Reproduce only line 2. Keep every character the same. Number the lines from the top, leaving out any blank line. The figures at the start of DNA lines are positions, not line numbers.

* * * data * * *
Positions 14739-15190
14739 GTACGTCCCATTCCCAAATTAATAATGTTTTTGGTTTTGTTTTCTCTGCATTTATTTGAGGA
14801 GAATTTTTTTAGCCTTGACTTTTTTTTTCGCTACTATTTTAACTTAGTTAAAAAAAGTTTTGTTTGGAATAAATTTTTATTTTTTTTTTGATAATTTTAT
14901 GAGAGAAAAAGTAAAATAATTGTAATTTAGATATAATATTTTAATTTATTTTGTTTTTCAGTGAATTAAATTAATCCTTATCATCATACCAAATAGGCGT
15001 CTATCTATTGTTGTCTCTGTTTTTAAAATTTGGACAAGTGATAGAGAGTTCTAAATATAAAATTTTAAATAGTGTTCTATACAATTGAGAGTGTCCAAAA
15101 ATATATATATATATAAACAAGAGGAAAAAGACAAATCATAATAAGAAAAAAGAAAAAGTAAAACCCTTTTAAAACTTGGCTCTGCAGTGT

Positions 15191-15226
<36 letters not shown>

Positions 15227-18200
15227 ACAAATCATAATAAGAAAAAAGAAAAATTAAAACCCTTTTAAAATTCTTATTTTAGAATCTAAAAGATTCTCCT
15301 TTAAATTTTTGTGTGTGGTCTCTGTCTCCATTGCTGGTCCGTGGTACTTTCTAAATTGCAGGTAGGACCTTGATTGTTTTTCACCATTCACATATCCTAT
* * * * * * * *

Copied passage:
14739 GTACGTCCCATTCCCAAATTAATAATGTTTTTGGTTTTGTTTTCTCTGCATTTATTTGAGGA